Plant Molecular Biology 36: 717–724, 1998.
1998 Kluwer Academic Publishers. Printed in Belgium.
Molecular characterization of a single mitochondria-associated
double-stranded RNA in the green alga Bryopsis
Ryuichi Koga, Toshiyuki Fukuhara
and Takeshi Nitta
Laboratory of Molecular and Cellular Biology, Faculty of Agriculture, Tokyo University of Agriculture and
Technology, Fuchu, Tokyo 183, Japan (
author for correspondence)
Received 5 June 1997; accepted in revised form 23 October 1997
Key words: Bryopsis, double-stranded RNA, frameshift translation, mitochondrial plasmid, RNA-dependent RNA
Mitochondria from the green alga Bryopsis sp. very often contained a 4.5 kb double-stranded RNA (dsRNA) at a
deﬁned level. Complementary DNA probes derived from the mitochondrial dsRNA hybridized with none of the
algal chloroplast dsRNAs of 1.7 to 2.2 kb, but did hybridize with a similar-sized dsRNA among several dsRNAs
from the mitochondria of B. maxima. Sequence analysis of the mitochondrial dsRNA from Bryopsis sp. revealed
only two large, overlapping, open reading frames (ORFs) on one strand if UGA was taken as a non-termination
codon, suggesting the independent phylogenetic evolution of the mitochondrial dsRNA. Consensus sequence for
RNA-dependent RNA polymerase was found within the longer ORF (2472 bp) of the dsRNA. The overlapping
52 bp of the ORFs in different reading frames is suggestive of the occurrence of a
1 ribosomal frameshift in
the mitochondrial translation system. The observed simple genetic structures suggest that the algal mitochondrial
dsRNA might be deﬁcient in a gene for movement from cell to cell in host plants and, hence, has a plasmid-like
nature that is distinct from that of infectious plant viruses. The nature and origin of the endogenous dsRNAs of
various sizes and their relationships are discussed.
Indigenous dsRNAs of various sizes have been found
in large populations of symptomless plants from algae
to higher plants [7, 24]. The dsRNAs have important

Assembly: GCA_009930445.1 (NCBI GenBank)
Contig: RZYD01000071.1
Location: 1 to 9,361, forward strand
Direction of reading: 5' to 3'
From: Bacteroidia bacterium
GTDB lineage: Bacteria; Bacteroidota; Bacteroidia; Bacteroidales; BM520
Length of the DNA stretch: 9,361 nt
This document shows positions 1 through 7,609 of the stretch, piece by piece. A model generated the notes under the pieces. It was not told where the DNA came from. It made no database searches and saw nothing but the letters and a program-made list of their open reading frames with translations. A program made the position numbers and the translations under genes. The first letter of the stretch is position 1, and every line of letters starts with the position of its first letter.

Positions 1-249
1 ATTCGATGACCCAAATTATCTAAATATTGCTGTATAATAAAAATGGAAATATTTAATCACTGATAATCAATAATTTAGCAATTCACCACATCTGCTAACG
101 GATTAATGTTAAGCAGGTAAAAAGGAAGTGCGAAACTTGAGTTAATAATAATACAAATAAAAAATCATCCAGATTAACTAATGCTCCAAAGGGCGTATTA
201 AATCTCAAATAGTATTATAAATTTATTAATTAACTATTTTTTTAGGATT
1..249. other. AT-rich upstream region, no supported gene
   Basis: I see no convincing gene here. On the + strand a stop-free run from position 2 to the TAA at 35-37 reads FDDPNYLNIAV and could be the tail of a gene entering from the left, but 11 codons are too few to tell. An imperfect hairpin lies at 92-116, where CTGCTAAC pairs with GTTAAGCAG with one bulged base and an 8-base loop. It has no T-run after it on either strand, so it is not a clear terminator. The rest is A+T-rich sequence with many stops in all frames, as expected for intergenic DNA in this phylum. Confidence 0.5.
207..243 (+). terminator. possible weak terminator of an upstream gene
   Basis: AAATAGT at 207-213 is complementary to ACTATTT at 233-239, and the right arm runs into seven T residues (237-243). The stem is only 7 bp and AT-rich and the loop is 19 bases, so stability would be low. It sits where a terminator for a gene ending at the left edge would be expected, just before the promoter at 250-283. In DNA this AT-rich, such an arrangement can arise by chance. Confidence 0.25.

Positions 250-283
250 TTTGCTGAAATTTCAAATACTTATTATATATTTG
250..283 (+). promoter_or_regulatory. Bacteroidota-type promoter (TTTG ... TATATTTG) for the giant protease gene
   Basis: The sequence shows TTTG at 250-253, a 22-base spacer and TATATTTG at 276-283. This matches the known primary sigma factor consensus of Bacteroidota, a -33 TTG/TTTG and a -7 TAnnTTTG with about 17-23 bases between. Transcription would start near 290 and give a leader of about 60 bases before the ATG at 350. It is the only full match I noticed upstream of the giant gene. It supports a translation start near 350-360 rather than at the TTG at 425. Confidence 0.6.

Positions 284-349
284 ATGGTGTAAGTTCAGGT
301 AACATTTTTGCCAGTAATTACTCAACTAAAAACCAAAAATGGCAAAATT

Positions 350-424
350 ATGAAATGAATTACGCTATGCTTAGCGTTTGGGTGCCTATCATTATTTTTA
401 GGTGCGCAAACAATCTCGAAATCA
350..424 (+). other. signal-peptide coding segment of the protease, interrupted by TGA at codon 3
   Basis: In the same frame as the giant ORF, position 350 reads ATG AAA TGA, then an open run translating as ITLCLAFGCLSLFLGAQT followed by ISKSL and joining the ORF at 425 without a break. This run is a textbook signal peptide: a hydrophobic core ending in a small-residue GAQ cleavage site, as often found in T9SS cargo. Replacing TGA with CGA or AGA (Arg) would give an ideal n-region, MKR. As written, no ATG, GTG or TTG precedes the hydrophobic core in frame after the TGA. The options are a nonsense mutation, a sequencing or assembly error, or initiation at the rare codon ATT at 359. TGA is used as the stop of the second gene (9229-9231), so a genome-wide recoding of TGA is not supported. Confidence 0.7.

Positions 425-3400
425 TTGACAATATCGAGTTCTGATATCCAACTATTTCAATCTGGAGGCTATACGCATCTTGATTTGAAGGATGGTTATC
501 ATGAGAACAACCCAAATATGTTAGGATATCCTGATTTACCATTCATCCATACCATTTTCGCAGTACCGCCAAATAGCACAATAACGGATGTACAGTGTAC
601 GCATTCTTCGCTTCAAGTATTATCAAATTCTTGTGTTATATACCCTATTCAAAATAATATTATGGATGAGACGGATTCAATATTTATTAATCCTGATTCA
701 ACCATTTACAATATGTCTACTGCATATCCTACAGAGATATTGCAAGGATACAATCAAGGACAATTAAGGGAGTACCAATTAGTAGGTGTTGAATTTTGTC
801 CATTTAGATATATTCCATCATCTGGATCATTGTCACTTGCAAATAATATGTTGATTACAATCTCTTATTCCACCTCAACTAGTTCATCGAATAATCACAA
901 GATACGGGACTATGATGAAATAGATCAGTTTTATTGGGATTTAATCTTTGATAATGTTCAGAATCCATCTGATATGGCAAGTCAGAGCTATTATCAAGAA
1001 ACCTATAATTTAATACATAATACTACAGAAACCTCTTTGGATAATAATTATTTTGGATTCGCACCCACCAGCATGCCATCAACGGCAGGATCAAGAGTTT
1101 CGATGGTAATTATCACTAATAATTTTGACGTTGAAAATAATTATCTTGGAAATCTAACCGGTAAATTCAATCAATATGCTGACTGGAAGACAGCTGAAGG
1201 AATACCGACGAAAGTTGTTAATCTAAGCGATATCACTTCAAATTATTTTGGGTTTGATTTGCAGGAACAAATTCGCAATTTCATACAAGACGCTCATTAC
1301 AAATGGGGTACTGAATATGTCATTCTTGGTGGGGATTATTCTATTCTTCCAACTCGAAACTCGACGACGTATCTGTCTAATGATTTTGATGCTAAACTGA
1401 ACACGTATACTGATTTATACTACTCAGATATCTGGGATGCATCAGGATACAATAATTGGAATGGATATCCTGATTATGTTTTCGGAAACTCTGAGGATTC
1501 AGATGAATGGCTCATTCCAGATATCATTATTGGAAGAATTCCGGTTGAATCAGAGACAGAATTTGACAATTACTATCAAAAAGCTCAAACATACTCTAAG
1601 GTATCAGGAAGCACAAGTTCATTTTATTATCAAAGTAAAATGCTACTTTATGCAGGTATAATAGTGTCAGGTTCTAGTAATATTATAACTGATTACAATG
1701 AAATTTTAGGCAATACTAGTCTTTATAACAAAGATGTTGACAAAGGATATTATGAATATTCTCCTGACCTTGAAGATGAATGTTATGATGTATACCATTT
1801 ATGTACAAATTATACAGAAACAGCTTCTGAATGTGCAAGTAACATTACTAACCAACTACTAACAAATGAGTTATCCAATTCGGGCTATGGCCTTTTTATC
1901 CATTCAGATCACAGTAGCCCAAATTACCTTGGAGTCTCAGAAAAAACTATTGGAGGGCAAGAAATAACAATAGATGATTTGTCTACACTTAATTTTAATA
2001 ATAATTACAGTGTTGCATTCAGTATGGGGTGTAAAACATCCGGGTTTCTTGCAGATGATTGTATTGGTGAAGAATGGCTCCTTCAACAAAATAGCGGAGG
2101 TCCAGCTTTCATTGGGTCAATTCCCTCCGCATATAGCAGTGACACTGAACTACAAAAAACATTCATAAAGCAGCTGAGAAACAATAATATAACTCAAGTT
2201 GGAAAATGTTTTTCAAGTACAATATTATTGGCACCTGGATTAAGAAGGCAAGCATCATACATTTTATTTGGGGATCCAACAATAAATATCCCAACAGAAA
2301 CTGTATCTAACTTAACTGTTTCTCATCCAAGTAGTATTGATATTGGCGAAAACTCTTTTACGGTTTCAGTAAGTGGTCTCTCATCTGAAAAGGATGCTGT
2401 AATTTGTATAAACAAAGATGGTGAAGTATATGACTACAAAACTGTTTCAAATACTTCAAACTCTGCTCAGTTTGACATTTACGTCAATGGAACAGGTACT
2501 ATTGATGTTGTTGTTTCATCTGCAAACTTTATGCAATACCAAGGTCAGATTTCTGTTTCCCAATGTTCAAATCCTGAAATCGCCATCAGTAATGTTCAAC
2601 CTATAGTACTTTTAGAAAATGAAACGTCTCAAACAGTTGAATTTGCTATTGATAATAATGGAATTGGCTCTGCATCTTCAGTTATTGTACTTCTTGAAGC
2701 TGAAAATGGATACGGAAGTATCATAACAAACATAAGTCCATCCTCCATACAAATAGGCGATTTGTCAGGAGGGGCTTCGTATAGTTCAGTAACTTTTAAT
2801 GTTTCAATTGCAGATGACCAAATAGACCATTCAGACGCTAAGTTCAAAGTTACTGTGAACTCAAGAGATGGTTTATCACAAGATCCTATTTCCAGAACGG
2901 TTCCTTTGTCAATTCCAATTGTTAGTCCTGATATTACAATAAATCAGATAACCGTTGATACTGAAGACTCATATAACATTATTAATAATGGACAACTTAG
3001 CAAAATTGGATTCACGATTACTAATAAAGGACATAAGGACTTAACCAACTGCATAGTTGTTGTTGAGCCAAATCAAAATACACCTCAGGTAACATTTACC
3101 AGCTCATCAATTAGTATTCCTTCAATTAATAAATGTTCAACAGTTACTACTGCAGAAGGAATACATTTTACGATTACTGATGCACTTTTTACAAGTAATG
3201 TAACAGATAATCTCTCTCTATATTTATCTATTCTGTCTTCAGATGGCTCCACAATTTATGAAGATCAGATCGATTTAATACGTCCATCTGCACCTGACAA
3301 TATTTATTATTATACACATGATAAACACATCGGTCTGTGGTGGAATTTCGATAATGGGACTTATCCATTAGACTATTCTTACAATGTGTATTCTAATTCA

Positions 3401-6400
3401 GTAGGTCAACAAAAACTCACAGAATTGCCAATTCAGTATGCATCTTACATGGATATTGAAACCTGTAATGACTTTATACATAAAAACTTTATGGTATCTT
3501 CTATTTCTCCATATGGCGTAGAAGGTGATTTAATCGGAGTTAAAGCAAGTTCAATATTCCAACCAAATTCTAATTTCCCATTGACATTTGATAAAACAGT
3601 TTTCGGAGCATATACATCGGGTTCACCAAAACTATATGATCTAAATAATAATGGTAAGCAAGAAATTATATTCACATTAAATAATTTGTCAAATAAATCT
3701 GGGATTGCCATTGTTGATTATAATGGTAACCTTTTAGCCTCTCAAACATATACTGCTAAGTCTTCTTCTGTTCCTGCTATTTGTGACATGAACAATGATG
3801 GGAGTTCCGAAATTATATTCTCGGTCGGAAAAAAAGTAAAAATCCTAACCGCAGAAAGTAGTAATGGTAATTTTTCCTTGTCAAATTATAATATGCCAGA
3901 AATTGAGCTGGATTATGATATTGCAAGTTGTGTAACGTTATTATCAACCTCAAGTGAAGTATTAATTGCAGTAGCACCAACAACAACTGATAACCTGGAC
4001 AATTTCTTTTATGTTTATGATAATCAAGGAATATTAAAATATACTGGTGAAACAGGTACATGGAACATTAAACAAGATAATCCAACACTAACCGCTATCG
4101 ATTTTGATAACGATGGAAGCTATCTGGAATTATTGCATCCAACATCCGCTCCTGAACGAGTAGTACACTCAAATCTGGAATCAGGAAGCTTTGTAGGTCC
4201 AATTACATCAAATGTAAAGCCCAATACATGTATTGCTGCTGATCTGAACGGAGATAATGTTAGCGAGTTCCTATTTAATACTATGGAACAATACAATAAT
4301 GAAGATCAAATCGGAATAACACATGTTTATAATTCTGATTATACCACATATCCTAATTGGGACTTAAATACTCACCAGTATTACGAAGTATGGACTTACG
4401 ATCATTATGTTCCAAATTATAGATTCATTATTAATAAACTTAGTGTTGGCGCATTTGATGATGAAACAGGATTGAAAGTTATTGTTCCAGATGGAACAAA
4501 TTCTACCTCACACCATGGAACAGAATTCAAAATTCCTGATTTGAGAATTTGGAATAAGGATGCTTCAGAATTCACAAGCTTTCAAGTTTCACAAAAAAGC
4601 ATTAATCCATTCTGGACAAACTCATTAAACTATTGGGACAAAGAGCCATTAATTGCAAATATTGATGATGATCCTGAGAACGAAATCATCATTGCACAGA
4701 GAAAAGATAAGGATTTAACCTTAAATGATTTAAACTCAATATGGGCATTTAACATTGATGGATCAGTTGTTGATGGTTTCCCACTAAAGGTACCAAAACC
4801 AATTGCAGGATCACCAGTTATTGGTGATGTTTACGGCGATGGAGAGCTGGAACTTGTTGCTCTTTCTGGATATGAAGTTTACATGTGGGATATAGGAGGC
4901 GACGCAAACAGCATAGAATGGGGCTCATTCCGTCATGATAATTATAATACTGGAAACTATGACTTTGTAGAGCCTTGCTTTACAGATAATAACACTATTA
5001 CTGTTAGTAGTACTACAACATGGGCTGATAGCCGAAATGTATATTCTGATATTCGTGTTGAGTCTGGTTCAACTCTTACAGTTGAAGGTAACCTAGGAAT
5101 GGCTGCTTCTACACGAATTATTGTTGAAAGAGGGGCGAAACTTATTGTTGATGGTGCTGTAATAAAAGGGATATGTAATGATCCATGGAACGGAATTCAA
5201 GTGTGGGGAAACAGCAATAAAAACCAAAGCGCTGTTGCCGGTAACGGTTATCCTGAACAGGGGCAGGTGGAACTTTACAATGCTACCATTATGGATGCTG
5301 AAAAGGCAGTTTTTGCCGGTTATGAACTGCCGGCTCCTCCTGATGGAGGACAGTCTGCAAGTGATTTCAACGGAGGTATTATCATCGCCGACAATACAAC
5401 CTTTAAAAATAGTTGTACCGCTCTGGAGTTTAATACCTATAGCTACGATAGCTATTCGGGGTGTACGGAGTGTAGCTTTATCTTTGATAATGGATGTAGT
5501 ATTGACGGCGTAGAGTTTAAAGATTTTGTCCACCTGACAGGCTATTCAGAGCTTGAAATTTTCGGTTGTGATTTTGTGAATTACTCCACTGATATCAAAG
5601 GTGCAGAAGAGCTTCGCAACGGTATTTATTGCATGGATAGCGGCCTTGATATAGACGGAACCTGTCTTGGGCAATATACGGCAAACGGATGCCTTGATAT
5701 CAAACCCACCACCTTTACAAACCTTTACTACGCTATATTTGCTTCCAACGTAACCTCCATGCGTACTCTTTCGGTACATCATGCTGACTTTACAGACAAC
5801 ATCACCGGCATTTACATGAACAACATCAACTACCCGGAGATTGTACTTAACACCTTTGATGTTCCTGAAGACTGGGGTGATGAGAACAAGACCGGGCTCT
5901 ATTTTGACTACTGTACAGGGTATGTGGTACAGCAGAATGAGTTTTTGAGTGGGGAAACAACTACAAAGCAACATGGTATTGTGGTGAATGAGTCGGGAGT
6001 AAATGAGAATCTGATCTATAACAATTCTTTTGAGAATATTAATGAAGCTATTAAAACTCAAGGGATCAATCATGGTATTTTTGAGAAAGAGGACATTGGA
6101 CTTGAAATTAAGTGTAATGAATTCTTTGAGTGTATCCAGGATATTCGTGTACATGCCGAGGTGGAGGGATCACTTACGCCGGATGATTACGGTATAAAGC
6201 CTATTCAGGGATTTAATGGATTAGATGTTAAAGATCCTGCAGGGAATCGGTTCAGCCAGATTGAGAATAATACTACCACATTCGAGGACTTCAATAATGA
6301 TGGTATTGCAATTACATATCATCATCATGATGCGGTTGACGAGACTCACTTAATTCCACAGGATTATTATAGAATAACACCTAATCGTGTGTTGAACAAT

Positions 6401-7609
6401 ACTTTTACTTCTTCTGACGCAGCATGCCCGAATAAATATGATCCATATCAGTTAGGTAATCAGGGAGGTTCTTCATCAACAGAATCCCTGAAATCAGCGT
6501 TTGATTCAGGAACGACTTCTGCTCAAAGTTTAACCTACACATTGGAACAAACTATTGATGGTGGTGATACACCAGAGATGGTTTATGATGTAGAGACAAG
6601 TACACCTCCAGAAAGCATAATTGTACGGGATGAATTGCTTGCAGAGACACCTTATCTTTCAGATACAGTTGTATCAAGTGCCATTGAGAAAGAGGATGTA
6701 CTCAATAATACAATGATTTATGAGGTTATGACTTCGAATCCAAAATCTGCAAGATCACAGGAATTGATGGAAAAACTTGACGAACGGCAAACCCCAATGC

common properties that are closer to those of plasmids
cell division and their propagation is regulated strin-
gently, with maintenance of deﬁned low levels, in cells
sequence of their ability to replicate efﬁciently in cells
of their host plants as do naturally occurring plasmids.
Such dsRNAs have been found not only in the plant
kingdom but also in a variety of fungi , protozoa
 and insects .
The nucleotide sequence data reported will appear in the DDBJ,
EMBL and GenBank Nucleotide Sequence Databases under the
accession number D88669.
ous dsRNAs appear to be bound somehow to capsid
proteins in their host eukaryotic cells. In particular,
smaller dsRNAs from many higher plants are tightly
associated with protein, forming isometric particles
that are stable in chloroform or butanol and were
deﬁned as cryptoviruses (family, Partitiviridae) .
The particles are 30–40 nm in diameter, typically con-
and a single major capsid polypeptide of about 55 kDa
acterized as unique viruses in view of the absence of
reviews, see [1, 34]). By contrast, indigenous plant
dsRNAs larger than those of cryptoviruses have not
been classiﬁed into any plant viral groups; these lar-
ger dsRNAs are not associated with distinct virus-like
particles, and the largest ones of more than 10 kb are